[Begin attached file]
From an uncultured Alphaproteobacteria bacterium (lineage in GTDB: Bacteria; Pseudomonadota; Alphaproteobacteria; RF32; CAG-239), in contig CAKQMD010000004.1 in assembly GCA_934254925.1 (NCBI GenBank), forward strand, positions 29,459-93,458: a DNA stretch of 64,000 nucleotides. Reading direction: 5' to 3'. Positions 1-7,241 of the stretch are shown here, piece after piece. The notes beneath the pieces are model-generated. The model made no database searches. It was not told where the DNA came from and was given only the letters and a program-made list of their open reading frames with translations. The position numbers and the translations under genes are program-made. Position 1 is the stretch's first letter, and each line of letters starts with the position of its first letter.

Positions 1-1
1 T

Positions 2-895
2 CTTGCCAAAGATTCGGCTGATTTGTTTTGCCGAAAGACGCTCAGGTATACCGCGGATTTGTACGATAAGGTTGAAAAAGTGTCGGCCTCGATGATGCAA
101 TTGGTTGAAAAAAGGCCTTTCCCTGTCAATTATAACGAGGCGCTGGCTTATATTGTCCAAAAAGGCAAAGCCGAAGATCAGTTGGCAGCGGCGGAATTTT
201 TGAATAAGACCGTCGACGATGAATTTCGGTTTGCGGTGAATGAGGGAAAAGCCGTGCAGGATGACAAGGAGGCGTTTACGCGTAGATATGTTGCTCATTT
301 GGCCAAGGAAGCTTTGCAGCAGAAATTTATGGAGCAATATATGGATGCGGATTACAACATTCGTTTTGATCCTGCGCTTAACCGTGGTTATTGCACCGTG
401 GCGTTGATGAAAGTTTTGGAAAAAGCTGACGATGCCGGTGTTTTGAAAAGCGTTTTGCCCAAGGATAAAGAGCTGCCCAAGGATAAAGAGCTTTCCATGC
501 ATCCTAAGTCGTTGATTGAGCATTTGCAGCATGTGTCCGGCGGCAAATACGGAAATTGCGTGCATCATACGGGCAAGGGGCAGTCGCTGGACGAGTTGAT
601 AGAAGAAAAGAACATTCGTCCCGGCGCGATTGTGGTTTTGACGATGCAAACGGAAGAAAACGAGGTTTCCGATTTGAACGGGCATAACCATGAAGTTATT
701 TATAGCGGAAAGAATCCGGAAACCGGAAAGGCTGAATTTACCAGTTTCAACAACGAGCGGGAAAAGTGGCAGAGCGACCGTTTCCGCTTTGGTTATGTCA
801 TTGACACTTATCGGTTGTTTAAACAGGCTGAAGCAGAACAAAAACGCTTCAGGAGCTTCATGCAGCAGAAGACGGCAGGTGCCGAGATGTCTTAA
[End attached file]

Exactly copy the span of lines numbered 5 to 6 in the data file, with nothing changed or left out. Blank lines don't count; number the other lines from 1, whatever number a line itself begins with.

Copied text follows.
2 CTTGCCAAAGATTCGGCTGATTTGTTTTGCCGAAAGACGCTCAGGTATACCGCGGATTTGTACGATAAGGTTGAAAAAGTGTCGGCCTCGATGATGCAA
101 TTGGTTGAAAAAAGGCCTTTCCCTGTCAATTATAACGAGGCGCTGGCTTATATTGTCCAAAAAGGCAAAGCCGAAGATCAGTTGGCAGCGGCGGAATTTT